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John F. Kennedy Presidential Library and Museum facts for kids

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The John F. Kennedy Presidential Library and Museum is the presidential library and museum of John Fitzgerald Kennedy, (1917-1963), the 35th President of the United States (1961–1963). It is located on Columbia Point in the Dorchester neighborhood of Boston, Massachusetts, next to the University of Massachusetts at Boston, the Edward M. Kennedy Institute for the United States Senate, and the Massachusetts Archives and Commonwealth Museum. Designed by the architect I. M. Pei, the building is the official repository for original papers and correspondence of the Kennedy Administration, as well as special bodies of published and unpublished materials, such as books and papers by and about Ernest Hemingway.

Every United States President since Hervert Hoover (1929-1933) has had a Presidential Library established after his service. All are run in conjunction with the National Archives, to house various records and documents pertaining to a given president's term(s). The Kennedy Library is the only Presidential library in New England, commemorating the first US President of Irish and/or Roman Catholic background.

The library and Museum were dedicated in 1979 by 39th President Jimmy Carter and members of the Kennedy family. It can be reached from nearby Interstate 93 or via shuttle bus or walk from the JFK/UMass stop on the Boston Subway's Red Line.


President Kennedy with ice cream cone, 31 August 1963
President Kennedy with ice cream cone, 31 August 1963. Photo located at JFK library and museum

The official dedication was held on October 20, 1979. Outside the building on the green, on a blue-carpeted stage with a bank of yellow chrysanthemums sat the Kennedy family and those close to them. Among many others, President Jimmy Carter was in their company. The ceremony began with President Kennedy's daughter, Caroline Kennedy, introducing her brother, John F. Kennedy, Jr., who read from the Stephen Spender poem, I Think Continually of Those Who Were Truly Great.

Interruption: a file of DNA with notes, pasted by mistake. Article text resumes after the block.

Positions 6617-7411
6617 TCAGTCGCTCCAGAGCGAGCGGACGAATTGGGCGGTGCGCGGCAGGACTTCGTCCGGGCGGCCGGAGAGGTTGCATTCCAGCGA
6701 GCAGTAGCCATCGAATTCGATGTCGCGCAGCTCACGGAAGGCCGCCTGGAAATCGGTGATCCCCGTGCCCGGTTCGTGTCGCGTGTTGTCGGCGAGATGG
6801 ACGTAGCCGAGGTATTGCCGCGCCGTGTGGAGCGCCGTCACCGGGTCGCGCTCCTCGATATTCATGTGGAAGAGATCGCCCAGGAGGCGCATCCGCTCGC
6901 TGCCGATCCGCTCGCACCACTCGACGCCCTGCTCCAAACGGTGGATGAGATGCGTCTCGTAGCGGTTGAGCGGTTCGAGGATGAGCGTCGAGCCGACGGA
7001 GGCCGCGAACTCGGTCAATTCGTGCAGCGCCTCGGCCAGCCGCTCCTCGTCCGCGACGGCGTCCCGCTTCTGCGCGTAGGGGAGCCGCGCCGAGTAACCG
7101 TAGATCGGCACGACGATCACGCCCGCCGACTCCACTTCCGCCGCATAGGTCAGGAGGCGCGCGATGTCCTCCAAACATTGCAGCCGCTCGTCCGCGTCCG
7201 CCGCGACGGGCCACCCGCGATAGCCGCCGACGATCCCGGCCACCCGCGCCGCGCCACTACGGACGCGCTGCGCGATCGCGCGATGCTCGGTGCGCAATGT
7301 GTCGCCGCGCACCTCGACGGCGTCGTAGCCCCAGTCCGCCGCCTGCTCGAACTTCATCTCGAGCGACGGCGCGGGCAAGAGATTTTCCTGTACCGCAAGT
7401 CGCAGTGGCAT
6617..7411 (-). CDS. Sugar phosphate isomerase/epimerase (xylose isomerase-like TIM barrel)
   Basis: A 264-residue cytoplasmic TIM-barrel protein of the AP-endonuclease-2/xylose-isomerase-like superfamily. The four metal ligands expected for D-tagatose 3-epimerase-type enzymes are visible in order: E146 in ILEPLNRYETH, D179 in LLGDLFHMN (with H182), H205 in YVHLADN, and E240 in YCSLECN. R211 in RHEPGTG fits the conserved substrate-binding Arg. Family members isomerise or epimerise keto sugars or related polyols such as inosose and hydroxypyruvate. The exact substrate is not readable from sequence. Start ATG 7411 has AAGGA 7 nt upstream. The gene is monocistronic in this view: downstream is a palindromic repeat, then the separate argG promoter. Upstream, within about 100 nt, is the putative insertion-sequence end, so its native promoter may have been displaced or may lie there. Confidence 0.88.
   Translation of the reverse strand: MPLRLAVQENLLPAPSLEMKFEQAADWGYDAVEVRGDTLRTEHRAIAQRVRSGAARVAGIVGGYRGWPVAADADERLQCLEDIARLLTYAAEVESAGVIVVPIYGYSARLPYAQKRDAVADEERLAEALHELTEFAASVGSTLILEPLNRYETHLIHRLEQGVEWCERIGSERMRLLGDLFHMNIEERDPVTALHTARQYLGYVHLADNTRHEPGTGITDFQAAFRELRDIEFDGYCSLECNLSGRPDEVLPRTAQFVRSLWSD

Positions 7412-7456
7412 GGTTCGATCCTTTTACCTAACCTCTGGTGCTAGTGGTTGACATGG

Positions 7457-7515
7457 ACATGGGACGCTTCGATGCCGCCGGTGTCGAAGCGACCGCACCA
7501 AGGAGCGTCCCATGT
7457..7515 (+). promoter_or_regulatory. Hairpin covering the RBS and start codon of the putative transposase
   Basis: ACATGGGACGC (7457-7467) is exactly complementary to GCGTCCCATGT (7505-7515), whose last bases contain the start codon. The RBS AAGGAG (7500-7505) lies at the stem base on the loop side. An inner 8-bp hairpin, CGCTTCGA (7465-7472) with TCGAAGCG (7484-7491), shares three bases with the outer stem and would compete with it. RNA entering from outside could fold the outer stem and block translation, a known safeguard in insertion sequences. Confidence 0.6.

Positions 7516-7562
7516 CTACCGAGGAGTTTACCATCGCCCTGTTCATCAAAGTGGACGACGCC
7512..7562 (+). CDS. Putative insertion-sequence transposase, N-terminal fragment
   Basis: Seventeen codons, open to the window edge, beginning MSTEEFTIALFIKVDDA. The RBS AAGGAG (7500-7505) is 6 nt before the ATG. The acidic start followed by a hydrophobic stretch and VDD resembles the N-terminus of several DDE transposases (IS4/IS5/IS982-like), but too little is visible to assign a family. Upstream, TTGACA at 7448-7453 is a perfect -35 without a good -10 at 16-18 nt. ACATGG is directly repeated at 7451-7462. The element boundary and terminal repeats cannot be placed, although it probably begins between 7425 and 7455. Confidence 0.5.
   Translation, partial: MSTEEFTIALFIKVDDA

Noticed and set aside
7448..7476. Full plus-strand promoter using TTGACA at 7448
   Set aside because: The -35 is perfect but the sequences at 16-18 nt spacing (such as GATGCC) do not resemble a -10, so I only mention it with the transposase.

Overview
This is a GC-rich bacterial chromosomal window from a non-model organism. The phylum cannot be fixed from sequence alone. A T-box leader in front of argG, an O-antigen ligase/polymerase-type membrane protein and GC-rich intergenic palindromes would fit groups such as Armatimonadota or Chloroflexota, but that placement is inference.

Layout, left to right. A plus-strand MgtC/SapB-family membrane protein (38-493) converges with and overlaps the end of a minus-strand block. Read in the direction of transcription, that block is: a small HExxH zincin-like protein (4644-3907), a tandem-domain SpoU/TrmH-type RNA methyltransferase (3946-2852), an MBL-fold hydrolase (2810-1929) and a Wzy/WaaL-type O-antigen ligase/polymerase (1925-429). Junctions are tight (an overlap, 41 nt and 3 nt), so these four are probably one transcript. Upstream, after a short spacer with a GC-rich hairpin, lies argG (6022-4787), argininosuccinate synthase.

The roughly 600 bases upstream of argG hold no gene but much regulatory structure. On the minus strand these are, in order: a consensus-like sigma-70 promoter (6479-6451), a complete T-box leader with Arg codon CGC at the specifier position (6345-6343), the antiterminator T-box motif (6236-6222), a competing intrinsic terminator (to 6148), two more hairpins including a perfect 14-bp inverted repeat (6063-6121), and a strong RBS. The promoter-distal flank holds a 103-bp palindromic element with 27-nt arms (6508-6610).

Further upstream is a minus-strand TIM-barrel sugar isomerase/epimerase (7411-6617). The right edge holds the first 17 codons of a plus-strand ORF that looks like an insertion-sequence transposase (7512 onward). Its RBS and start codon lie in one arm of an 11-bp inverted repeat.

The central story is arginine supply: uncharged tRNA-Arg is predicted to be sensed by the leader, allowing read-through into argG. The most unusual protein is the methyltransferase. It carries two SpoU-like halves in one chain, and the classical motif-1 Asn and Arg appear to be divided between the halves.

President Carter said of John F. Kennedy that he embodied "the ideals of a generation as few public figures have ever done in the history of the earth." Afterwards, he accepted the library "on behalf of the American people" and the National Archives and Records Administration.

Senator Edward M. Kennedy, said of his brother's life, that it "was a voyage of discovery, a quest for excellence that inspired universal trust and faith. In that brief unfinished journey, he made us believe once more in the great historic purpose of this land. He filled America with pride and made the nation young again."

Exhibits and collection

The library's first floor features a museum containing video monitors, family photographs, political memorabilia. Visitors to the museum begin their visit by watching a film narrated by President Kennedy in one of two cinemas that show an orientation film, and a third shows a documentary on the Cuban Missile Crisis.

The are seven permanent exhibits:

John F Kennedy sailboat Victura at Kennedy LibraryIMG 20160510 141846009 HDRc
The sailboat Victura and the exterior of the Library

Among the Library's art collection is a 1962 portrait of Robert F. Kennedy by Lajos Markos, a watercolor sketch of John F. Kennedy by Jamie Wyeth, a watercolor painting of the White House painted by Jacqueline Kennedy and given as a gift to her husband, who had it hung in the Oval Office, a fingerpainting by Caroline Kennedy as a child, and a bust of John F. Kennedy sculpted by Felix de Weldon.

Kennedy's 25-foot Wianno Senior sailboat Victura is on display on the grounds of the Library from May to October. Acquired by the family when Kennedy was 15, it played an important role in forging sibling bonds and, after the president's death, continued being sailed by other members of the family, especially race-enthusiast brother Ted.

The Library has a variety of temporary and special exhibits. The audiovisual archives contain over 400,000 still photographs taken from 1863–1984, over 7.5 million feet of film shot between 1910–83, and 11,000 reels of audio recordings from 1910–85.

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